Squaring Off with Sir Anthony Hopkins: Gosling and Hopkins make for interesting adversaries in Fracture, with both actors totally selling the antagonistic relationship. According to Gosling working opposite Hopkins was pure joy. “It’s hard not to have chemistry with Anthony, you know? I think the thing is…what it is really, I think, is that I’m enjoying everything he’s doing so much that I’m trying to get over the fact that I’m in scenes with Anthony Hopkins. And every time he does something I’m like [stares out wide-eyed]. I just want to watch him and I have to remember that I’m in a scene, too, and I have to play the character and be serious. My character doesn’t enjoy him at all and it was really tricky to enjoy him as much as I was and try and pretend like I’m not.”

Keeping the Mood Light: Gosling was pleasantly surprised by how easy it was to be with Hopkins on the set. “I think I thought what everyone would probably think, he’s going to be this really intense guy, Sir Anthony Hopkins and all of that, but he’s so funny. He doesn’t take this seriously at all.” As an example of just how much fun Hopkins has on the set, Gosling revealed one of Oscar-winning actor Hopkins’ secret talents is his ability to bark like a dog. Yes, bark. “He barks like a dog and it sounds exactly like a dog,” revealed Gosling. “I mean everything he does he does so good that you can almost tell the breed.”

Barking aside, Gosling said just watching Hopkins work was a real experience. “He’s constantly moving. He’s so inspiring to watch. He’s either painting or he’s writing or he’s directing or he’s composing. He never stops. He’ll be doodling when he talks to you and it’s the greatest doodle you’ve ever seen. And then he’ll get five minutes off and he’ll go to his trailer and he’ll paint a painting and he’ll come back with paint all over his hands. He’ll come back and sit through the scene. He just never stops. He’s a fascinating guy to watch.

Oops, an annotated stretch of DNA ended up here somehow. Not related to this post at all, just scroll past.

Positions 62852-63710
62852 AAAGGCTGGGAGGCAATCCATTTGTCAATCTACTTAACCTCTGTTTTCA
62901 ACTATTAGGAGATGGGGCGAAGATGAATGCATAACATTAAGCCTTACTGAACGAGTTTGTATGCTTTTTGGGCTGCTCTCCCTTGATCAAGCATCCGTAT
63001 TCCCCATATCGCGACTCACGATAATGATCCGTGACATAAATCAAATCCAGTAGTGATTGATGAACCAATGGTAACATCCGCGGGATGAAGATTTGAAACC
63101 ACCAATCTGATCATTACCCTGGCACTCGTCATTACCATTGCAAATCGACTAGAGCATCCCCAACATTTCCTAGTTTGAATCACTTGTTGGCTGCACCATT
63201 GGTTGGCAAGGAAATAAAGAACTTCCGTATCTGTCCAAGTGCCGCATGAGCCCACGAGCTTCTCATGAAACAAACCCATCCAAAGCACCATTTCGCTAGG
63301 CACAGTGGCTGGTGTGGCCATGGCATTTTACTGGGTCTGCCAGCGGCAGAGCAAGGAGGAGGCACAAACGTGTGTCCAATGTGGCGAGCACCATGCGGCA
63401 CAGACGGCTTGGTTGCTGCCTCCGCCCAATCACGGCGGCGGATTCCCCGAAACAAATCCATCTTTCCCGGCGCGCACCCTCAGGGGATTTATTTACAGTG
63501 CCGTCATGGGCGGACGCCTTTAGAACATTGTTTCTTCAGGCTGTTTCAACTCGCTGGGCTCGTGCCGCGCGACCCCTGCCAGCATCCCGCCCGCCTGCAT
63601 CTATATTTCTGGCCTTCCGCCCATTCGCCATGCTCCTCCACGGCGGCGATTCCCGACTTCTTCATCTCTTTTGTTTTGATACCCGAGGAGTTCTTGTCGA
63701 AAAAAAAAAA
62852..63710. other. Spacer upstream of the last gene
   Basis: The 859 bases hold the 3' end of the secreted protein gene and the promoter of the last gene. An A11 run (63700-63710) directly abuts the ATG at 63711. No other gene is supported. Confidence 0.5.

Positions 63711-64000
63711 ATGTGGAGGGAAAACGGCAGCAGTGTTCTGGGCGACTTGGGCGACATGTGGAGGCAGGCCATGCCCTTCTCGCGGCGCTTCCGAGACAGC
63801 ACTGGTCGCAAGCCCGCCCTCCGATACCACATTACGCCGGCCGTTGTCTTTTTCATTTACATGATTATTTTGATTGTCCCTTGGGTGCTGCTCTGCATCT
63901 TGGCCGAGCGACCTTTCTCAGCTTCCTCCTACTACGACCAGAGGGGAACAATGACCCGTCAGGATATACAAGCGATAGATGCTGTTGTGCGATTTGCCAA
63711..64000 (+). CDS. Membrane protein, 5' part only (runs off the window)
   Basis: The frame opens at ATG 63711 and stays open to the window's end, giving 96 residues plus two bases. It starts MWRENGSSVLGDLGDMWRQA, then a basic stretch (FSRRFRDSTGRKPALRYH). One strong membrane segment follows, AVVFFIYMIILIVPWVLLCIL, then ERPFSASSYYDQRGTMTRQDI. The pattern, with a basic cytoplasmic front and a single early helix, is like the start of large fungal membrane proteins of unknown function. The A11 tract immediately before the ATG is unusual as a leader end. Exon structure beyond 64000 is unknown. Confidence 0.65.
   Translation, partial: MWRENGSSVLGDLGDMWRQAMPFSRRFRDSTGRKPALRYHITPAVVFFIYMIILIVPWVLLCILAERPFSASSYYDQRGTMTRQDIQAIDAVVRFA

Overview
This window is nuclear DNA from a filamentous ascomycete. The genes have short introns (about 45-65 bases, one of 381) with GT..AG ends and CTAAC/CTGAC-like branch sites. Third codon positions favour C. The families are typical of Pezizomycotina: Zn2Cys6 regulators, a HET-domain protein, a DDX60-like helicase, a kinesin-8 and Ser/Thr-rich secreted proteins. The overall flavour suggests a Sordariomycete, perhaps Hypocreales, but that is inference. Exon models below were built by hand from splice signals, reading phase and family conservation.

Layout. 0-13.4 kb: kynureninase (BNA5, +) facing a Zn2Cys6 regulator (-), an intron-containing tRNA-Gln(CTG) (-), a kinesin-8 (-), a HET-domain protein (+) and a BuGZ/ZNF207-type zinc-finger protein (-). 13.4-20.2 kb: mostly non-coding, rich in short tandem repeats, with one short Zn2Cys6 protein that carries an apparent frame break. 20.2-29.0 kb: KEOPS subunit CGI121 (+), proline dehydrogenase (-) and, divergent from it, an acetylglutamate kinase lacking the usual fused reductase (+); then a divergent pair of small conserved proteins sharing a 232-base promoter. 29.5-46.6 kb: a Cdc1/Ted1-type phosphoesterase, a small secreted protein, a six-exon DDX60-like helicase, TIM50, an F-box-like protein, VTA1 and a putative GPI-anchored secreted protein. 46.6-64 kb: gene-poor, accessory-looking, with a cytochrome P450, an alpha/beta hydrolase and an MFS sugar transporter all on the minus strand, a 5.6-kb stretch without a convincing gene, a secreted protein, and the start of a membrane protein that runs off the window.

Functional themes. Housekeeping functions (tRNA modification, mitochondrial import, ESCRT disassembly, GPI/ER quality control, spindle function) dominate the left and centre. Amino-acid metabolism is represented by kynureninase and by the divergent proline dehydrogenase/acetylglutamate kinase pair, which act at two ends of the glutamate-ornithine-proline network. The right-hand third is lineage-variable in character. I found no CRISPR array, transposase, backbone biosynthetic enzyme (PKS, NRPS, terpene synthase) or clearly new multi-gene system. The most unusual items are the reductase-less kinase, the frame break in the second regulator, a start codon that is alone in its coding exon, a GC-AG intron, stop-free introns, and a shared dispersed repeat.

I learned how to make a movie by watching him because so many actors, they come on set and they think, ‘This is my journey, my character’s journey, and so you’re all here to facilitate that,’ and movies are set up that way. Actors become these notorious characters because movies support that. They’ve got everyone getting you things and asking you what you need and, ‘How can I help you?’ and everything you want. ‘Get out of my eye-line,’ and all that stuff. And Anthony makes you…he’s totally the opposite. He makes you feel like this is your movie, too. It doesn’t matter what you do on the film; it’s a collaboration. ‘We’re all here together,’ [and] it’s totally inclusive. He talks to everybody. He isn’t precious with his process. He like gives it to you and leaves it on the table, and anyone can pick it up whenever they want and try and figure it out. I did. I was trying to take it apart and try and figure out why he’s so great. I couldn’t. I never worked it out.”

Page 2: Ryan Gosling on His Career, Rachel McAdams and Lars and the Real Girl